When faced with research where we feel there may be underlying emotions that can be difficult for a respondent to articulate – or which they may not be consciously aware of – using behavioral economics techniques can help us dig under the surface. 

Understanding what people say vs. what they do

We had a client who wanted to better understand those who were hesitant of the COVID-19 vaccine. In particular, they wanted to know why those who stated they were against the vaccine ultimately decided to vaccinate themselves. In research, we heard a lot of the common arguments against the COVID-19 vaccination: negative feelings about vaccine mandates, perceived lack of efficacy and surprise that additional boosters were needed after the initial vaccine. Despite sharing these objections, the group ultimately vaccinated. Their concerns about the COVID-19 vaccine didn’t change, so why did they say (and believe) one thing but do another?

We uncovered emotions that indicated vaccine decisions were being driven by social dynamics. Respondents felt pressure from their communities and social circles to get vaccinated, despite not completely believing in the vaccination cause. They weren’t necessarily happy about getting vaccinated. This led to feelings of resignation as one respondent shared, “If I get it, I’ll have acceptance by the standards of my community.” Uncovering this additional layer had big implications for how our client thought through strategies and messaging for future vaccination campaigns.

Exploring nuances between different respondent groups

In the vaccine research referenced above, we found in traditional quant research that youths and adults had similar reactions to the COVID-19 booster. At first glance, it didn’t seem that there was a difference between these populations: both groups were annoyed and surprised about needing to get a booster.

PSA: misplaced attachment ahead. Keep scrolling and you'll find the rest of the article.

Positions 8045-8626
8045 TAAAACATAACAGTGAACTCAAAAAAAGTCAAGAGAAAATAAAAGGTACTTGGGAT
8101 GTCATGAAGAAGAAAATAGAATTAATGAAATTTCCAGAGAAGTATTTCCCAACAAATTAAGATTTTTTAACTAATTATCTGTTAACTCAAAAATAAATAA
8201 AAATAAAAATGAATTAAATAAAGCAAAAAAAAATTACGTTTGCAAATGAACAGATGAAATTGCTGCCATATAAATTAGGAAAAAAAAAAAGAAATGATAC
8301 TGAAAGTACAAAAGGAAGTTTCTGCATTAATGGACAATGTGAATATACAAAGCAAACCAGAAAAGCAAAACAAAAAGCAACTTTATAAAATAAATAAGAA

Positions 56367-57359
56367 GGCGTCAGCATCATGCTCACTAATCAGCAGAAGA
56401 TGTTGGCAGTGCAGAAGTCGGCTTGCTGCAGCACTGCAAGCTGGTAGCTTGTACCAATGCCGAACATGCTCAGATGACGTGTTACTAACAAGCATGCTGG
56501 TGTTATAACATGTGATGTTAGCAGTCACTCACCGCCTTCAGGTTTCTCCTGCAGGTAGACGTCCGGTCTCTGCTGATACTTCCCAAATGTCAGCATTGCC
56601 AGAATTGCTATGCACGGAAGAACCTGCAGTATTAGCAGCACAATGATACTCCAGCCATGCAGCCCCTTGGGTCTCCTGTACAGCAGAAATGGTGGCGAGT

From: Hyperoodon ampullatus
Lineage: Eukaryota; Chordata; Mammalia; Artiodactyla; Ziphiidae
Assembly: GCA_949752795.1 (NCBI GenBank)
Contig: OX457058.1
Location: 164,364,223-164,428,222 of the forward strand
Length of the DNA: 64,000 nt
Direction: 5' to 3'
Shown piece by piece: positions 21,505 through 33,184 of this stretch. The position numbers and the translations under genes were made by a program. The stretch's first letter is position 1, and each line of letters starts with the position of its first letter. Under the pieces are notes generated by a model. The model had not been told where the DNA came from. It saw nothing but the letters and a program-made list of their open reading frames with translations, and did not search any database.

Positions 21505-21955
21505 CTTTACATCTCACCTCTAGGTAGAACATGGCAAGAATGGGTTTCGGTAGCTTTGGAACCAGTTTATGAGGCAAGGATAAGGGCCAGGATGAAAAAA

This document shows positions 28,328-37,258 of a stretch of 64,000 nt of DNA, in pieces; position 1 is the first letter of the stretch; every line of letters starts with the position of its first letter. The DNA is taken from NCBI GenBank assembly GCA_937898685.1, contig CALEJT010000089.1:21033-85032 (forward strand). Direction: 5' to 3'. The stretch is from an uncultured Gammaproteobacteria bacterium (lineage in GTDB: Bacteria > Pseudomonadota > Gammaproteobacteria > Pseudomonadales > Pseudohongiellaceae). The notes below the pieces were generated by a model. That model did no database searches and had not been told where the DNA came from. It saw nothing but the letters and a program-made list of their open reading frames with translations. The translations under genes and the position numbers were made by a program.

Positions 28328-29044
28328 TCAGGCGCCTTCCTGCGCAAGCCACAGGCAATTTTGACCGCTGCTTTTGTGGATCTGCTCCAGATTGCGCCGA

We wanted to explore these respondent groups further because knowing if there were differences between these groups would have major implications for how the client targeted its messaging campaign. We layered behavioral economics into the research and saw that these emotions of annoyance and surprise were felt more intensely by youths and they were annoyed and surprised for different reasons than adults. While adults were annoyed that the lingering of the pandemic meant they needed to get another shot, youths were annoyed both because of perceptions that the initial vaccine wasn’t fully effective and that not everyone was doing their part to keep society safe. 

A deeper understanding of latent emotional drivers helped our client understand these nuances so they could tailor messages to different age groups. By resetting expectations about the role of boosters and by informing youths of the risks to them and those around them of not vaccinating, vaccine acceptance in this population may improve.  

Latent emotional drivers and the future of market research

Behavioral economics theory offers a variety of ideas that can help add context and richness to market research. An understanding of latent emotional drivers can be particularly insightful when helping clients understand how their targets make important decisions and deserves to be included in qual and quant approaches. In our experience, these research approaches are not one-size-fits-all, but by using guiding principles we can strategically employ these techniques to the benefit of clients seeking a holistic approach to decision drivers.